1H U.S. Ad Spending Sank 6%


The bad news on Madison Avenue continues, as Competitive Media Reporting
estimated that total U.S. ad spending declined by 5.9 percent during the first
half of the year. However, cable was one of four sectors tracked by CMR that
posted an increase during the six-month period.

According to CMR figures, ad spending in the United States fell to $47.5
billion from January through June, compared with $50.4 billion during the same
span in 2000.

For its part, cable notched a 4.6 percent gain to $5.52 billion, up from the
$5.28 billion the medium generated during the first half of 2000.

Cable's growth rate was only outpaced by the syndication market, which posted
a 5.1 percent advance to some $1.62 billion, according to CMR's 'Stradegy2'
multimedia ad-expenditure database.

Outdoor (up 3.1 percent to $1.22 billion) and Sunday magazines (ahead 1.5
percent to $539 million) were the only other of the 12 segments measured by CMR
that scored increases.

Ad sales on network TV dropped 2.3 percent to $10.4 billion, while spot saw
ad revenues plunge 14.7 percent to $8.42 billion.

On a percentage basis, national spot radio suffered the steepest setback,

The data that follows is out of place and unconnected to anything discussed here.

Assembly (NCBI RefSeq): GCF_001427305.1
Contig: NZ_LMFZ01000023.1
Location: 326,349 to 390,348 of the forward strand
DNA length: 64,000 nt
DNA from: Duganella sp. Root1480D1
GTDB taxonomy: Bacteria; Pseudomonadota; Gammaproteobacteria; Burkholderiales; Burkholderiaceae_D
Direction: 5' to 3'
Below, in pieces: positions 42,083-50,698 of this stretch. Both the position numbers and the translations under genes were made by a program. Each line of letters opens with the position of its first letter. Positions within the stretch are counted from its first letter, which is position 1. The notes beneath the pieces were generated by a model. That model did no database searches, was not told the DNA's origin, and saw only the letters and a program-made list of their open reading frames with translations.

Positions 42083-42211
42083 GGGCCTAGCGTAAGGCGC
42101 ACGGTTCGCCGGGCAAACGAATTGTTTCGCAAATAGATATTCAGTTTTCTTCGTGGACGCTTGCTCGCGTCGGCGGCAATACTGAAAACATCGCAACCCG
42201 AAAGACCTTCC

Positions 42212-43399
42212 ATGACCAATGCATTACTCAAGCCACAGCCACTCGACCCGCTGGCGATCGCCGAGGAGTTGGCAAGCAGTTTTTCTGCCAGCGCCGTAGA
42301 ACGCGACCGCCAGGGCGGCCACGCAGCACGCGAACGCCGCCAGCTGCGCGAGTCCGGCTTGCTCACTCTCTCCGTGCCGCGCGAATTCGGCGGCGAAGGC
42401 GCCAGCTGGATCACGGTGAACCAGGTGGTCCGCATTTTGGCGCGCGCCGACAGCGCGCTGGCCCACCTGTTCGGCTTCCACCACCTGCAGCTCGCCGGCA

sustaining a 22.4 percent falloff to $1.03 billion, while network radio dropped
12.5 percent to $408 million.

The other segments that receded, according to CMR: magazines, a 4.5 percent
downturn to $8.1 billion; Sunday newspapers, a 10.4 percent decrease to $4.8
billion; daily newspapers, off 6.6 percent to $4.07 billion; and national
newspapers, a 1 percent dip to $1.59 billion.

'Second-quarter results are not much of a surprise. After we saw ad spending
drop 5 percent during the first quarter, we certainly did not expect an upswing
during the second quarter,' CMR president and CEO David Peeler said in a
prepared statement.

'With the economy not showing near-term signs of rebounding, advertising will
continue to fall victim to budget cuts within corporate America,' he added.
'Until the overall economy experiences a turn for the better , we cannot
anticipate a positive change for the advertising landscape this